CIO-CMO Relationship: Plagued By Digital Pretenders
Digital strategies that focus only on customer engagement are shallow. But to go deeper, CIOs and CMOs must be partners.
to balance market-facing innovation and customer engagement with longer-term efficiency. He's been trying to create a collaborative working relationship with the marketing leaders, but they are logjammed.
The marketing department has a technology innovation lead, and many of the leaders have a digital marketing background. I suggested that these individuals they try to build a list of the major things they do that overlap marketing and tech -- market data analytics, vendor selection, app innovation and development, etc. -- and then figure out who should do what and why. I recommended that they consider using an upcoming digital campaign as a test case.
As part of this process, companies should review each of the major planned and ongoing initiatives in both marketing and IT's portfolios to find opportunities to get each other's perspectives. Doing so may also reveal some gaps or overlaps that need to be addressed. CIOs and CMOs need to get explicit agreement on who owns the components of digital strategies, the role each leader will take on, and when and how they're expected to work together.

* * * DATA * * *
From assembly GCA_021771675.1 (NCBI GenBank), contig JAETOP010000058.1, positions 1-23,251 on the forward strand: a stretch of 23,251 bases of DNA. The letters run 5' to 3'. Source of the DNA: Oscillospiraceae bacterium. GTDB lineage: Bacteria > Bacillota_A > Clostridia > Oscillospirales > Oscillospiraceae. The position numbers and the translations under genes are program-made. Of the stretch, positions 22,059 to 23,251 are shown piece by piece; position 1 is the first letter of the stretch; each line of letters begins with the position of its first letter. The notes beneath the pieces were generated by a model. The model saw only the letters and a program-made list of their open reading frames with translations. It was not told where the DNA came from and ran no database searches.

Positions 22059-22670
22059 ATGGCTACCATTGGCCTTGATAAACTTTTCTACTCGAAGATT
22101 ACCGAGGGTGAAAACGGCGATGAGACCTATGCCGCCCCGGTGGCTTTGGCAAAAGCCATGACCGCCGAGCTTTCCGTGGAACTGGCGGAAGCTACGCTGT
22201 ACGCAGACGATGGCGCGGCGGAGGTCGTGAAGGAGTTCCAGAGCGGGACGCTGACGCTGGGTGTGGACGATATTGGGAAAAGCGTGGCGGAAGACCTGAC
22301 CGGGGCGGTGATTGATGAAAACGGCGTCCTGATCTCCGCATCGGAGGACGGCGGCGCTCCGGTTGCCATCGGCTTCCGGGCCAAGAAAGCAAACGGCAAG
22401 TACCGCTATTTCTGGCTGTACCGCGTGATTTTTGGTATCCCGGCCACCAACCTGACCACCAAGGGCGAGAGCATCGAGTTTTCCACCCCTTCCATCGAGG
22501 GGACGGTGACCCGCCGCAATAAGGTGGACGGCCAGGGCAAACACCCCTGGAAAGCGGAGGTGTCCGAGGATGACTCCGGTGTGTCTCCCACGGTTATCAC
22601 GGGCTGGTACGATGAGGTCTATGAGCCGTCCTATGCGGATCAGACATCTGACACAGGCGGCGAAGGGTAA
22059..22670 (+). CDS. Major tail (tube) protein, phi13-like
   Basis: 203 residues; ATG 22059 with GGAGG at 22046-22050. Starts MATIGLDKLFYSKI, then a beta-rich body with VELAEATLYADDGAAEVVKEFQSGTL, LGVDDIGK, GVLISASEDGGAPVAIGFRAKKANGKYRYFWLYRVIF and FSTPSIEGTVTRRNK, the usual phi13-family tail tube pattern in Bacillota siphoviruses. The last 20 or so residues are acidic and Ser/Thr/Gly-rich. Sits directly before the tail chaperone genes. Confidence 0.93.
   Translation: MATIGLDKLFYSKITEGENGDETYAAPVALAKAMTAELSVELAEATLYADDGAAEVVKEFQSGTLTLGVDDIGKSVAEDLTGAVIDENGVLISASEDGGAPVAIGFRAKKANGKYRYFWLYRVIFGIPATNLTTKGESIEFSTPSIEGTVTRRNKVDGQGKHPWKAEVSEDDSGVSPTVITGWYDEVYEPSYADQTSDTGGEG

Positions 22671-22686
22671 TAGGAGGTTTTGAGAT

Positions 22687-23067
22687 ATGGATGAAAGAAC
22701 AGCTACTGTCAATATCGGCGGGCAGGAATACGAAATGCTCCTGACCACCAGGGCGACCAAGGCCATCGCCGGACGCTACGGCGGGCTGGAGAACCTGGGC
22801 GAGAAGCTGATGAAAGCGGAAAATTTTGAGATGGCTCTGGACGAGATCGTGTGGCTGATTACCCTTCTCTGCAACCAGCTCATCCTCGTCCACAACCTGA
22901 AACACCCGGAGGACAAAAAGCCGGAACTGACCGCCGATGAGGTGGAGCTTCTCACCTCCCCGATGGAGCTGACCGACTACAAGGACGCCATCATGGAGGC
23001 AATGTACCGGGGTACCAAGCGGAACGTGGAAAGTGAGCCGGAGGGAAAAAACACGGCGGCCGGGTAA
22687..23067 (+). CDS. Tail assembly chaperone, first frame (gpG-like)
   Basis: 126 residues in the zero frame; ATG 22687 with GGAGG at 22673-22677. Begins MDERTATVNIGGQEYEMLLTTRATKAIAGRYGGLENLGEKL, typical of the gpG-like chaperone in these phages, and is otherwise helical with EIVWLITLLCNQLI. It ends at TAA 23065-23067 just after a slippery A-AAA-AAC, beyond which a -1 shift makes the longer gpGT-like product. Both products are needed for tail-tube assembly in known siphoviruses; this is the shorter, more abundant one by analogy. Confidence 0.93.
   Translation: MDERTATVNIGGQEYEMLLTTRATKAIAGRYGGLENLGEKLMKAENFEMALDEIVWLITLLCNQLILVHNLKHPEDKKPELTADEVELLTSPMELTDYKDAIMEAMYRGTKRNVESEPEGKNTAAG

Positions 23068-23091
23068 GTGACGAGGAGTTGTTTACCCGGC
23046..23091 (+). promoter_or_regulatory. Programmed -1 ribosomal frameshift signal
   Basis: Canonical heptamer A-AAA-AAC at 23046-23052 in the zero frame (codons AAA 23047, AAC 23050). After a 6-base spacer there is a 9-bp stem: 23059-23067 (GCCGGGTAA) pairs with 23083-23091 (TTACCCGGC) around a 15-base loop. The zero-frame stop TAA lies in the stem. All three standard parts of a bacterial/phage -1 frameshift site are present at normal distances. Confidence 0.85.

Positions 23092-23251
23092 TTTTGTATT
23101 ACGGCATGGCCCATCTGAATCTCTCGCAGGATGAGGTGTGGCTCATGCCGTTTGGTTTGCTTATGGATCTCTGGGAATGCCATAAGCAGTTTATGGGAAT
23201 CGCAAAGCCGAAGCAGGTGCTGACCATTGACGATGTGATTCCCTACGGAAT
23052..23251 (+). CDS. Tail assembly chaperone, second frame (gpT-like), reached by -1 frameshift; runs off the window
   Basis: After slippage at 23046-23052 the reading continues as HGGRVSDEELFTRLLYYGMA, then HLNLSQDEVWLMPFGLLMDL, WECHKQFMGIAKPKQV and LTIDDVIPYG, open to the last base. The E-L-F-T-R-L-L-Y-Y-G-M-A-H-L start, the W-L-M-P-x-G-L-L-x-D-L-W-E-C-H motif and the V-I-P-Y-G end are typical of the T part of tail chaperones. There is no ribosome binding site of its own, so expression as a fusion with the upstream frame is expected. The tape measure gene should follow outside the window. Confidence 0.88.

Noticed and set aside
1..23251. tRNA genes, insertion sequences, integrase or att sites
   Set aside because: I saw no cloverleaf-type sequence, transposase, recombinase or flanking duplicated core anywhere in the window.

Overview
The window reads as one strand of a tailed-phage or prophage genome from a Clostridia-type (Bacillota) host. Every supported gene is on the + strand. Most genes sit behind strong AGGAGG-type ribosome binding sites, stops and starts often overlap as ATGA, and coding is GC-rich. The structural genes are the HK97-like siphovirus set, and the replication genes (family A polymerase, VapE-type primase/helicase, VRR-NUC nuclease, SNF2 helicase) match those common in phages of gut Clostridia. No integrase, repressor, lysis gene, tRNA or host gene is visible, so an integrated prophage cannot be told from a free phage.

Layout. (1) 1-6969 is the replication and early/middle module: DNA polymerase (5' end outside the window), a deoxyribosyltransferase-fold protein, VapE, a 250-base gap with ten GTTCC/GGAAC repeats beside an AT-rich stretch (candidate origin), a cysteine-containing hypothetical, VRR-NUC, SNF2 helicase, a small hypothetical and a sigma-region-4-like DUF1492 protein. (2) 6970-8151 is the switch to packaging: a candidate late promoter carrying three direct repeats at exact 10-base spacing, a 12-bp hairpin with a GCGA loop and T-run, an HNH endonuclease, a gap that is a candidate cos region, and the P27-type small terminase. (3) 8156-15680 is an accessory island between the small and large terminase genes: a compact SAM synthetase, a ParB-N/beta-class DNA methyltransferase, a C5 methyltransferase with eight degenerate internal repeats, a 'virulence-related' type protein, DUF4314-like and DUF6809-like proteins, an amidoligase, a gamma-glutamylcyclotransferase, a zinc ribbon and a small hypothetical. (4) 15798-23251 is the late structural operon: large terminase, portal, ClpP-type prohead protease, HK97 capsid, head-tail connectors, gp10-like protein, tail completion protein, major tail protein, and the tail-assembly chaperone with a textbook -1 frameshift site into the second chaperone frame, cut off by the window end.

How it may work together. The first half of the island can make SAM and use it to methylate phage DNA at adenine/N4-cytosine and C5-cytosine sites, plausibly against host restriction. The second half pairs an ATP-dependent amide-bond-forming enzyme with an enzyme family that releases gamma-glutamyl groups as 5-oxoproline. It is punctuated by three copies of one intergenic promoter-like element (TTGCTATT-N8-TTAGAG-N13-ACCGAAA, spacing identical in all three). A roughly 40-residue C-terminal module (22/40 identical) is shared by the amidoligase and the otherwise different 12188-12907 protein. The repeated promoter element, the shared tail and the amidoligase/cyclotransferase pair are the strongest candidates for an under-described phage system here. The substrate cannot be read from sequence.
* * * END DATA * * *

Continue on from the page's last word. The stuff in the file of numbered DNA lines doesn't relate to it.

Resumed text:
Defining the roles and responsibilities of marketing and IT is not about either group trying to gain control. It's about involving experts in design, architecture, integration, and information to make the digital products better and more manageable for the short and long term. We need to make sure that the right decision-makers are involved in idea development, designing, planning, estimating, and sourcing.
In our survey we also looked at the skills and knowledge of each group -- IT's understanding of marketing and marketing’s understanding of IT. We found that things are fairly balanced. Nearly two thirds of CMOs (63%) say that their IT department has a very good or excellent understanding of marketing. On the flip side, 60% of CIOs rate marketing as having very good or excellent IT skills.
The bottom line is that CIOs and CMOs understand each other's function and forge a partnership that will advance the company’s digital agenda. Now they need to sit down and have a meaningful conversation about how they can help each other outshine the real competition: other companies in their industries. When CIOs and CMOs team up, the results can be digital dynamite.
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Chris Curran is a PwC principal and Chief Technologist for the US firm's Advisory practice, where he is responsible for technology strategy and innovation, and the development of thought leadership reflective of PwC's point of view on technology trends and innovations. ... View Full Bio
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